Kansas Senate OKs bill voiding local gun rights
Topeka A proposal to strip Kansas cities and counties of their power to regulate firearms and nullify existing local gun ordinances is on track to clear the state Legislature quickly after the Senate approved it Wednesday.
Senators approved the gun-rights bill, 34-2, sending it to the House. Supporters planned to engineer a vote in the House by the end of the week, so that the measure could go to Republican Gov. Sam Brownback.
The measure would prevent cities and counties from regulating firearms sales or how guns are stored or transported by their owners. It would ensure that gun owners could openly carry their firearms across the state, though local officials still could prohibit open carrying in public buildings.
The bill is being pushed by the Kansas State Rifle Association. Supporters say a patchwork of local regulations confuses gun owners and infringes upon gun-ownership rights guaranteed by the state and U.S. constitutions.
"We want consistency in the law," said Rep. Steve Brunk, a Wichita Republican and the chairman of a House committee that earlier approved a separate but identical bill awaiting action in the chamber.
Brownback said Wednesday only that he'd review the bill if it reaches his desk, but he acknowledged that he's been a strong gun-rights supporter. He's signed gun-rights bills in the past.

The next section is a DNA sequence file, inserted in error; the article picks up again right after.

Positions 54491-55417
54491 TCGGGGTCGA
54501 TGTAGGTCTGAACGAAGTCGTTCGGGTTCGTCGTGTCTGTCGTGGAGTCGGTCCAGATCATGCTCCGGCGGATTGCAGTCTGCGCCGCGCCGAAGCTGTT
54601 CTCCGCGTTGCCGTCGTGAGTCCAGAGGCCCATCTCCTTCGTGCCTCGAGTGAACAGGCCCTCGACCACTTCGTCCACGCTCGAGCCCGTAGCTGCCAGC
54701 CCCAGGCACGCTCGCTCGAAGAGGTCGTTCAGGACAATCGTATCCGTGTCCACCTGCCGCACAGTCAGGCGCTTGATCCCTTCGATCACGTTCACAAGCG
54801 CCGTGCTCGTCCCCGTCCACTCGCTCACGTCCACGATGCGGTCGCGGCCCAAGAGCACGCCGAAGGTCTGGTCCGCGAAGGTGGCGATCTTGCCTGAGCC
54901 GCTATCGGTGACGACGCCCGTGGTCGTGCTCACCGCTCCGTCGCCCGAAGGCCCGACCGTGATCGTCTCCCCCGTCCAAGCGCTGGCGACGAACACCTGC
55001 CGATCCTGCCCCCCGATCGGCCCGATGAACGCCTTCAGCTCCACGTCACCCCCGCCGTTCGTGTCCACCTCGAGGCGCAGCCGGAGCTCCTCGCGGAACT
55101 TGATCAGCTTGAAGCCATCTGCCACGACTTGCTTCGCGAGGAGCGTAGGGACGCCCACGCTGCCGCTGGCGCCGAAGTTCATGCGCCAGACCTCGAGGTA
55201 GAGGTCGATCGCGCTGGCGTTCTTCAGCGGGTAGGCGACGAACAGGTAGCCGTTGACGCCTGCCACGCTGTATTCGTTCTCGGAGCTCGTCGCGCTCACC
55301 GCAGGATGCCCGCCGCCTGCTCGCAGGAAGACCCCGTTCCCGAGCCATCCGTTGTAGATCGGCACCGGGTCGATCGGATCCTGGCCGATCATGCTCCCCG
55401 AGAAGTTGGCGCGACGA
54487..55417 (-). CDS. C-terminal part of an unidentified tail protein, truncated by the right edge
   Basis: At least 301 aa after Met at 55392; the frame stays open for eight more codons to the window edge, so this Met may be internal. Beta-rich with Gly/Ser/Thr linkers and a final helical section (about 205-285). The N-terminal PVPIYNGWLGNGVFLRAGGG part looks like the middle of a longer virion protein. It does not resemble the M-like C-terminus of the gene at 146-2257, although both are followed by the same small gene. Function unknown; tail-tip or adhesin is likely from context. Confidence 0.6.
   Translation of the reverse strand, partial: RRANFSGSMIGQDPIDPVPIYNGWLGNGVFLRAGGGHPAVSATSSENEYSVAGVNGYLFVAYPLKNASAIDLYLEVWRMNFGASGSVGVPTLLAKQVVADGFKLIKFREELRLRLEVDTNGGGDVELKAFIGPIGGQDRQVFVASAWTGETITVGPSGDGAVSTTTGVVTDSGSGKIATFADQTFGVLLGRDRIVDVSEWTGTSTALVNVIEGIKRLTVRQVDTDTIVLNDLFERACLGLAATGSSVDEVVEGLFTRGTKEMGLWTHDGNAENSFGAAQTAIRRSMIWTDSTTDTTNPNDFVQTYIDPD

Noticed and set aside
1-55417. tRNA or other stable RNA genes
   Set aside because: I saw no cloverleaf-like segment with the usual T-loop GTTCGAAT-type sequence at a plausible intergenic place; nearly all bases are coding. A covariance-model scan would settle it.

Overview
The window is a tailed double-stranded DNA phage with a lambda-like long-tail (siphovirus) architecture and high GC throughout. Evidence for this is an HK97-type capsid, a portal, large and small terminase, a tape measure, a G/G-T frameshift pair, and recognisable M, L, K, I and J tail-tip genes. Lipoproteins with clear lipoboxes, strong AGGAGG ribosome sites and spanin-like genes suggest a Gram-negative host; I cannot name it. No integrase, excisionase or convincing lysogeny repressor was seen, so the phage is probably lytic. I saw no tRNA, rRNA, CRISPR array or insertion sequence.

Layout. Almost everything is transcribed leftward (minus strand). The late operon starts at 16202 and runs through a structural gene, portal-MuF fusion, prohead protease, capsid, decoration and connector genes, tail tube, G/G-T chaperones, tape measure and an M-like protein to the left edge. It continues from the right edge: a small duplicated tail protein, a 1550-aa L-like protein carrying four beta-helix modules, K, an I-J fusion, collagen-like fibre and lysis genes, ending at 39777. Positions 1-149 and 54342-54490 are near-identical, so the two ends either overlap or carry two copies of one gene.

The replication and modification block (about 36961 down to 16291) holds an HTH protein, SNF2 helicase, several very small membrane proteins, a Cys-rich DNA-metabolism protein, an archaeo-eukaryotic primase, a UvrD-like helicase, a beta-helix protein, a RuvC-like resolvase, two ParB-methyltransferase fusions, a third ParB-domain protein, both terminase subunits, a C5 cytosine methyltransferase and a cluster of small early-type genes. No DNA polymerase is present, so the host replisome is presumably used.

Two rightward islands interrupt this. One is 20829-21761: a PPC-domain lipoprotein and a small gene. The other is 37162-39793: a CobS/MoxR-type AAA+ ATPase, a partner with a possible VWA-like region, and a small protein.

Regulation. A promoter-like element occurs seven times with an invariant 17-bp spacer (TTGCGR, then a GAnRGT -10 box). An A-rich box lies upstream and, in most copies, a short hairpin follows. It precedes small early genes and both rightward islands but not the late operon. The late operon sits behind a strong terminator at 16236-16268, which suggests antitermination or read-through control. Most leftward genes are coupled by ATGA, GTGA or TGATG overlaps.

The San Francisco-based Law Center to Prevent Gun Violence says on its website that most states, including Kansas, already limit the ability of cities and counties to regulate firearms, though they vary widely in how far they go. Only five states — Connecticut, Hawaii, Massachusetts, New Jersey and New York — don't expressly pre-empt local regulation, the center said.
In Kansas, even state laws on guns still give local governments some discretion to regulate firearms, and critics of the push to strip them of that authority contend local officials know best what policies will work for their communities.
"Guns have a place, but they do not need to be in the workplace, our libraries or community centers," said Sen. Pat Pettey, a Kansas City Democrat who opposed the bill.
Opposition from some local officials — and the prospects of a lengthy and wide-ranging debate on gun-rights and gun-control proposals — kept House leaders from scheduling a debate on the issue.
But both chambers passed separate versions of a technical bill regulating how law enforcement agencies return confiscated firearms to their owners if they've been cleared of criminal wrongdoing. House and Senate negotiators planned to discuss that bill Wednesday, and Brunk said he'll ask to have the language barring local gun regulations added to it.
That would clear the way for an up-or-down vote on the same package in both chambers this week, with the Legislature's rules preventing lawmakers from offering amendments.
"I'm not going to goof around," Brunk said.